Digital mammography

Will converting to digital mammography help the bottom line? I believe that whether it helps or not, we are going to have to do it. It is essential—especially for practices that are based in multimodality, multisite facilities—for mammography to move into the digital arena. Therefore, the question really is how we can convert to digital and be cost-effective?

Digital mammography can be beneficial to routine practice. It provides for the rapid review of images, it decreases the time required for the technologists to acquire and process the images, and it allows for immediate repositioning and image retakes when necessary. The real-time image display capabilities of digital mammography also increase patient throughput by eliminating film processing and its associated costs, and digital technology expedites all work-ups and interventional procedures.

The teleradiology applications of digital mammography can also be beneficial. Centralization of screening interpretations can address both cost and personnel shortage issues. Second-opinion services and conferences, as well as computer-aided detection (CAD) services, can also be facilitated using digital technology. Given the shortage of radiologists, it would be very helpful if screening images were acquired at remote sites and then electronically sent to a central location for reading by a radiologist who specializes in breast imaging. It is possible that diagnostic examinations could be performed remotely as well, with the radiologist at the interpretation workstation site and the technologist at the location where the image is being acquired. With real-time synchronization between the technologist and the radiologist, diagnostic procedures could, theoretically, be performed remotely.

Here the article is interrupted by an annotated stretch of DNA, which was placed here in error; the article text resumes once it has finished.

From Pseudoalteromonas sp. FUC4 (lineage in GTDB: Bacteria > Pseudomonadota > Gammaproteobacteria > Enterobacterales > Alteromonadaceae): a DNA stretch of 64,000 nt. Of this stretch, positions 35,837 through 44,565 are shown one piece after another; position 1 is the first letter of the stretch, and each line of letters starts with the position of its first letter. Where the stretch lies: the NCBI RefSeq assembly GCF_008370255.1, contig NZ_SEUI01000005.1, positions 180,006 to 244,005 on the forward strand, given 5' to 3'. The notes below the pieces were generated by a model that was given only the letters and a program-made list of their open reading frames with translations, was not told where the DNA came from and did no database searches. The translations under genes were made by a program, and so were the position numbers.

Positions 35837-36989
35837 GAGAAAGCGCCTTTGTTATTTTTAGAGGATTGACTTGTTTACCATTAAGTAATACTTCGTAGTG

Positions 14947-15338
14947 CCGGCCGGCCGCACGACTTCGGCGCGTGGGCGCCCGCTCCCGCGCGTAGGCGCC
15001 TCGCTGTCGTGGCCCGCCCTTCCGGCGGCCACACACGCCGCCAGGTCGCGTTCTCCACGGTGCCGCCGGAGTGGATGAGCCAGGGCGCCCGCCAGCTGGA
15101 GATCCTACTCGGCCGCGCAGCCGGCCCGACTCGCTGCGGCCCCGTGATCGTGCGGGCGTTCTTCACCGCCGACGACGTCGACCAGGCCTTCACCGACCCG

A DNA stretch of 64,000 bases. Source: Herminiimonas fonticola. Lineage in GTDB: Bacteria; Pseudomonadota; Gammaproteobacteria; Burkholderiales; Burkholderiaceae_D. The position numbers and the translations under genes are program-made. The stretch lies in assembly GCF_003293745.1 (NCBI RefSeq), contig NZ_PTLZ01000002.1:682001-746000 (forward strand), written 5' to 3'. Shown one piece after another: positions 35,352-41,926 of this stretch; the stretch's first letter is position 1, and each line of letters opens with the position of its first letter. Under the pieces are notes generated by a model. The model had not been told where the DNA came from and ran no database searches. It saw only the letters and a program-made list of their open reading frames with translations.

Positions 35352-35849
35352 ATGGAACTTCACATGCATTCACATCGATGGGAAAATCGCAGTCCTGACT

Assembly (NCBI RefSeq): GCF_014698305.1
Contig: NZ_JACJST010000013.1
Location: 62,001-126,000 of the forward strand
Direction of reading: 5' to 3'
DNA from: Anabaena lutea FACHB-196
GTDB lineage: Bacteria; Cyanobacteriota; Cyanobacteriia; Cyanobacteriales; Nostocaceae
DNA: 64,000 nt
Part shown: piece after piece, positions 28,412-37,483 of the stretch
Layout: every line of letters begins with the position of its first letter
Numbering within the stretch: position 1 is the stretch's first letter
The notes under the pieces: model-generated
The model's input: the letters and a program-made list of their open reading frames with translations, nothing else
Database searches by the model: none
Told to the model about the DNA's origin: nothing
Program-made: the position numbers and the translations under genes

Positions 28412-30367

What about the physician interpretation time? At New York University, we investigated that when we first began using digital mammography roughly 5 years ago.8 We evaluated the time spent by both the physician and the technologist when performing a digital mammography examination compared with the time spent on an analog study. The technologist imaged 100 patients with a 2-view digital screening exam. An additional 100 patients underwent a standard 2-view analog exam. A stopwatch was used to monitor the time spent by the technologist performing the examination, interacting with the patient, and checking the images. The physician time for viewing and decision making was recorded with the stopwatch, but not the reporting time.